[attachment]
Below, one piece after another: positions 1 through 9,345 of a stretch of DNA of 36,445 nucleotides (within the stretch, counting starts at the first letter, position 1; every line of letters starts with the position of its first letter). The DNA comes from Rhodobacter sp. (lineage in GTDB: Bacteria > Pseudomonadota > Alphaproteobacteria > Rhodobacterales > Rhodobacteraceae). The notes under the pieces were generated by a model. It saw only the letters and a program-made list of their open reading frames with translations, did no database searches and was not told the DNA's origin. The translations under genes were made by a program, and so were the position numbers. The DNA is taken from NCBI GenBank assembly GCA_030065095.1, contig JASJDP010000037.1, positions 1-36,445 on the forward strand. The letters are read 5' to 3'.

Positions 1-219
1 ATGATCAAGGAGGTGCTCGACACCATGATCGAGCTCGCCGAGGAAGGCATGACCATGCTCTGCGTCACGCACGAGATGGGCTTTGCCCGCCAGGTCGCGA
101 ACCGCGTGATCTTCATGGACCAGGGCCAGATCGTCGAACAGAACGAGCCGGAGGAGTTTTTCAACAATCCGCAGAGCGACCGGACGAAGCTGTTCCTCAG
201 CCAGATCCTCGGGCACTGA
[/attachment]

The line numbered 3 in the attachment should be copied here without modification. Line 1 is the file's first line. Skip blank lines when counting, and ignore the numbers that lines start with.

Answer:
1 ATGATCAAGGAGGTGCTCGACACCATGATCGAGCTCGCCGAGGAAGGCATGACCATGCTCTGCGTCACGCACGAGATGGGCTTTGCCCGCCAGGTCGCGA